Welcome to EcoWest News, a weekly round-up of news and resources that you can put to use in addressing environmental issues and protecting the wild in your community.

Across the West

Manitoba election 2023: A guide to what leaders are (or aren’t) promising on climate. [The Narwhal]

The University of Manitoba’s Re-Shop diverts waste by repurposing office furniture and supplies with no home. [University of Manitoba]

Individuals and organizations met to share their concerns and consider future steps to address the moratorium on renewable energy projects in Alberta. [National Observer]

Volunteers are needed for the BC Coastal Waterbird and BC Beached Bird Surveys. [Birds Canada]

KPU Farm, Kwantlen Polytechnic University, employs sustainable, regenerative, and organic production practices. They’ve established permanent beetle banks to provide habitat for beneficial insects and are pioneering carbon-negative farming and restoration on the edge of a drained peat bog. Regeneration Canada is offering a tour and dinner at the farm on Sept. 16.

The Columbia Wetlands “are an extraordinary natural gem, and we should keep it that way. As a travel writer and wildlife photographer, I increasingly ask myself how I can better help balance preservation with exploration and recreation.” [Toronto Star]

To enhance Saskatoon's urban forest, SOS Trees proposes tax credits for trees of a significant size on private property and requiring builders/developers to plant a tree in each front yard where boulevard planting isn’t possible. [SOS Trees]

Around the World

Towns across Europe are saving energy and addressing light pollution by turning off street lights for part of the night. [Quillan Tranches de vie]

Rewilding a golf course – from 95% non-native species to 95% native species – and connecting with 2 other urban parks in Akron, Ohio. [4-minute video, CNN]


Eliminate attractants (unpicked fruit, pet food, barbecue grease traps) to avoid attracting wildlife to your backyard. [The Fur-Bearers]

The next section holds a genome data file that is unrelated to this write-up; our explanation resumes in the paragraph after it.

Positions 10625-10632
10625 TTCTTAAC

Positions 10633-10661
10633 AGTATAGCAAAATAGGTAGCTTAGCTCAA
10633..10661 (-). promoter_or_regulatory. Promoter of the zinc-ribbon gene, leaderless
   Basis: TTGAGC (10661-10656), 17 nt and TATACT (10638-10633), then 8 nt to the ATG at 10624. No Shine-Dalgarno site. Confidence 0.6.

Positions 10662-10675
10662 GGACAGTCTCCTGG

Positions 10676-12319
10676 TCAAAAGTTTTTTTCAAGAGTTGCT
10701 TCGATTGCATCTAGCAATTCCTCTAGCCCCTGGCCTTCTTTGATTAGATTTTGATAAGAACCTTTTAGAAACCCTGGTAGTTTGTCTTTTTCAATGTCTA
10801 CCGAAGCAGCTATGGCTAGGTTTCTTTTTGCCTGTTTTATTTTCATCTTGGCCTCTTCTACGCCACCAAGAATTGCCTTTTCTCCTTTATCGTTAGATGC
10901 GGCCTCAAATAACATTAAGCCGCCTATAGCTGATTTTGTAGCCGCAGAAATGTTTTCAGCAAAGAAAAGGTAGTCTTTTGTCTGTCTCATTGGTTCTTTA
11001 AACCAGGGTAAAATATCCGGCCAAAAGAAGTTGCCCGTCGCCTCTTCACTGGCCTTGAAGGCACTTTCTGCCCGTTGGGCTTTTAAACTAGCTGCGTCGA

Shorebirds face innumerable obstacles to survive. Small actions like leashing pets or sticking to dog-friendly beaches can help. [Audubon]

Making a Difference

A new generation of technology is challenging our throwaway culture with phones, laptops, and headphones that can be taken apart, repaired, and upgraded by the user. [The Guardian]

Is it time to ban drive-thrus? They require large amounts of asphalt that doesn’t absorb water and increases urban heat, while adding to air pollution as drivers inch forward, engines running. [Planetizen]

Reducing methane emissions from oil and gas is relatively cheap and easy to do, especially compared to other ways of reducing pollution like carbon capture and storage, and a first step in meeting the proposed emissions cap. [440 Megatonnes]

3 key ways to reduce buildings’ carbon footprint: improve energy efficiency (high-performance windows), switch to electric water and heating systems (heat pumps), and employ technology to decide when and how power is drawn from the grid. [Anthropocene]

Food for Thought

Alex Steffen argues that the pursuit of collective climate action is no longer enough: “The work needed is to step into discontinuity. To know that nothing is unchanged. To know that much of what we took as a given is now swamped by deep uncertainty and the loss of predictability … To make ourselves at home again within this unknown and unprecedented world is the great task of this moment.” [Alex Steffen]

Nature’s Wonders

“Slime molds invite us to look with wonder at what is small and overlooked. Perhaps they can help dismantle our delusions of human exceptionalism—with their absurd hidden ethereal beauty.” [Emergence]

Bizarre, beautiful, and sometimes unnoticeable, galls are “abnormal growths of plant tissues, similar to tumors or warts in animals, that have an external cause – such as an insect, mite, nematode, virus, fungus, bacterium, or even another plant species.” They’re “often complex structures that allow the insect or mite that caused the gall to be identified even if that insect or mite is not visible.” Gall Week Sept. 2-10, 2023 [iNaturalist]

Photo credit: https://www.flickr.com/photos/apmckinlay/53162734583/

EcoFriendly West informs and encourages initiatives that support Western Canada’s natural environment through its online publication and the Nature Companion website/app. Like us on Facebook, follow us on Twitter or Mastodon, or subscribe by email.